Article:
The third strongest would be the Dalish Elf, but I don’t feel he/she is as strong. There aren’t a lot of enemies and the Dalish Elf has received training and good equipment from the clan. It is stated however that the stoic wanderer has a remarkable willpower, capable of surviving from the Darkspawn taint to the point even Duncan is surprised, but he doesn’t perform the same awe-inspiring feats the previous three wardens do.

And finally, I would place the Dwarven and Human nobles on the last ranks. They are the ones who’ve lived their lives in wealth and have received formal educations and training. They know history (kinda), they have been training swordsplay (mostly SnS) and they have been trained to rule. But that also means that the majority of their strength that causes Duncan to recruit them is based on tempered skill, not raw talent. They might be capable of defeating a Dwarven Commoner in a fight, but I also feel their potential peak is lower and that they might have reached it already. The Commoner can grow so much more.

I would place the dwarf over the human, because of the aforementioned immunity to magic, but also because of the fact that he can survive long enough in the Deep Roads, with either a poor dagger or decent sword, to find Duncan and the others. Hell, it’s even plausible that he can slaughter his way to the surface, since the roads are vacant during and that he could be one of the few origin people to survive their origin story, next to the Mage Warden siding with Irving. In Comparison to that the Human Noble DOES slaughter his way to his father, but he’s assisted by his mabari hound, mother and any knight that manages to survive. It lessens his feat a bit.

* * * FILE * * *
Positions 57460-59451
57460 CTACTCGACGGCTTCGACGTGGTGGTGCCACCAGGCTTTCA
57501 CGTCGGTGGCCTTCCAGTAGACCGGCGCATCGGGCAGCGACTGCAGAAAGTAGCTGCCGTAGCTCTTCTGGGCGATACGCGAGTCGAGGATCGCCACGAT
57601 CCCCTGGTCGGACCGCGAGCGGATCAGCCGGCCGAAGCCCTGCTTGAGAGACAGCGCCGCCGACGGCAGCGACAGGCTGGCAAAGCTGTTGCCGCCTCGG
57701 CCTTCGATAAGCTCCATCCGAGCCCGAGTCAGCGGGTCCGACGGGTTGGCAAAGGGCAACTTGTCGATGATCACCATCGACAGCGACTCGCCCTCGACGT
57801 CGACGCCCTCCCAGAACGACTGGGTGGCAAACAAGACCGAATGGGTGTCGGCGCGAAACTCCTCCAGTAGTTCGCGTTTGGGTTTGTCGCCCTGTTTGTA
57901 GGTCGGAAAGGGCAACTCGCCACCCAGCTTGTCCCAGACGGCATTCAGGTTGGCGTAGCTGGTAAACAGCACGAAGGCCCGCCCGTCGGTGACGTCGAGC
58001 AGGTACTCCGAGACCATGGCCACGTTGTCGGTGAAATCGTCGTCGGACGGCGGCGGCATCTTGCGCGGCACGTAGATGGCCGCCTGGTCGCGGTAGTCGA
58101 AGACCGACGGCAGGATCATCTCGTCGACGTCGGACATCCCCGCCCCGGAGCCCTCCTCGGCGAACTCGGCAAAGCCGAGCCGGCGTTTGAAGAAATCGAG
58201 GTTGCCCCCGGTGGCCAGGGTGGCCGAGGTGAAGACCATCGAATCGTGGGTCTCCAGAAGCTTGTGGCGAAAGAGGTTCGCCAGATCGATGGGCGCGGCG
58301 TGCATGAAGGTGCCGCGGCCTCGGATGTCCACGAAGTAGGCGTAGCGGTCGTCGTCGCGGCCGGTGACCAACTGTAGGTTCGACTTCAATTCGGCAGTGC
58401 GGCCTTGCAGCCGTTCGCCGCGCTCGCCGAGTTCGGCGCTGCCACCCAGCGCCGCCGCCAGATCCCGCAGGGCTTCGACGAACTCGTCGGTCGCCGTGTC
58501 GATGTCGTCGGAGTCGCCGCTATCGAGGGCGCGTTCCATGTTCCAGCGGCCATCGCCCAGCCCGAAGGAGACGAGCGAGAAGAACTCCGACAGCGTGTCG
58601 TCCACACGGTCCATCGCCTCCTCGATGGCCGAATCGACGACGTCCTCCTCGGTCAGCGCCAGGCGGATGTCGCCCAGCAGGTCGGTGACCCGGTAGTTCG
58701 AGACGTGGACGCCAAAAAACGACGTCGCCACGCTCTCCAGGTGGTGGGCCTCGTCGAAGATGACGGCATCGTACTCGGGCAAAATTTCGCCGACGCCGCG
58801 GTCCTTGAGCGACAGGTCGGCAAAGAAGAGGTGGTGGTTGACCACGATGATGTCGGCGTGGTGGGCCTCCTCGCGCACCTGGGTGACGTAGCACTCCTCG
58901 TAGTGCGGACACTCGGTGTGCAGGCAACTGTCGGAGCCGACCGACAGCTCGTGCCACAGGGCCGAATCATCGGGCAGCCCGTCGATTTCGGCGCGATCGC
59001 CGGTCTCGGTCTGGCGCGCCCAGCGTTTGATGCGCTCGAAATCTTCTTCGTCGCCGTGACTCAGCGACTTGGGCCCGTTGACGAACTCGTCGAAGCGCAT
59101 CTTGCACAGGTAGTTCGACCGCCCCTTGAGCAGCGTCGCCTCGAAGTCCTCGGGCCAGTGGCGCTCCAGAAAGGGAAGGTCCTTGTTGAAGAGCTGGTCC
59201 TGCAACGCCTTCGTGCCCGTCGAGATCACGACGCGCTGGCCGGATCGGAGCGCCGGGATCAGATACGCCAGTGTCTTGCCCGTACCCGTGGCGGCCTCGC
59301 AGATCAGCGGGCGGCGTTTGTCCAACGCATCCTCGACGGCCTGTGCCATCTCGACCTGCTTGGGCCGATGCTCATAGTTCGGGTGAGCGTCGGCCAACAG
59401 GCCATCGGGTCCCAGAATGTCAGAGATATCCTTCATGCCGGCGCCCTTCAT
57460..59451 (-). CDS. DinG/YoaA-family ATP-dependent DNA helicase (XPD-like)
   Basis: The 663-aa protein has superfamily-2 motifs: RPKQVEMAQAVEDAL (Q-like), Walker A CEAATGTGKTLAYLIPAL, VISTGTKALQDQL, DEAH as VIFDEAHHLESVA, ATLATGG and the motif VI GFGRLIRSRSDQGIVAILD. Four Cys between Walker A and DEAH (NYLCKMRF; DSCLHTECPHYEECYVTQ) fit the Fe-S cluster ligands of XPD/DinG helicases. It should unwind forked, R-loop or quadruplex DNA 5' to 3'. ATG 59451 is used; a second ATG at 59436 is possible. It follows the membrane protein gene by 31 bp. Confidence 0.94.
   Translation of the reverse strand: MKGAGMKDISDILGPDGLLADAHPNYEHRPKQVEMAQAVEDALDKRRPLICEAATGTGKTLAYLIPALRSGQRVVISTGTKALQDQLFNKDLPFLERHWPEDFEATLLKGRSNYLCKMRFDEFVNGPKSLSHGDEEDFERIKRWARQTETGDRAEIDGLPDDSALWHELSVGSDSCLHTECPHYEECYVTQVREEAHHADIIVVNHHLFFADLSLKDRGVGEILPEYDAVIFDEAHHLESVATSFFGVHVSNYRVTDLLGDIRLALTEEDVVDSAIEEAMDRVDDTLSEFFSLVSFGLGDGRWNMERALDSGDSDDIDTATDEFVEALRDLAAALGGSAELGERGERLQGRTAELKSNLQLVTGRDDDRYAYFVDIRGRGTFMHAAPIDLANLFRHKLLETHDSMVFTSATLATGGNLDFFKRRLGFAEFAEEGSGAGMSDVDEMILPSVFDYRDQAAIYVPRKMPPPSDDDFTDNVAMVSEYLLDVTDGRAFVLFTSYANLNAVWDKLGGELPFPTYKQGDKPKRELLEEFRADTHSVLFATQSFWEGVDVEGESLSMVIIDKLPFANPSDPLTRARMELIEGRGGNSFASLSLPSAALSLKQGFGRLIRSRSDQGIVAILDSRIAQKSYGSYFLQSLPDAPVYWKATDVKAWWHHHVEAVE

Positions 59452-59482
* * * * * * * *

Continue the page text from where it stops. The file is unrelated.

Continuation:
So if I were to make a final list it would be this:

  1. Dwarven Commoner
  2. Mage Warden
  3. City Elf
  4. Dalish Elf
  5. Dwarven Noble
  6. Human Noble

Of course, keep in mind that my argument revolves around the raw talent of the recruit, not the training. It’s perfectly feasible that a Human Noble could kill the Dwarven Commoner in single combat at the start of their origins due to his experience and trained skill, but even that we don’t really know. After all, the casteless hated dwarf managed to defeat other finely trained warriors…

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Copyright: The images used in this article are screenshots taken from the Dragon Age game series. We are allowed to use them under section 107 of the US Copyright Act of 1976. The game series belong to its David Gaider, Bioware and EA games.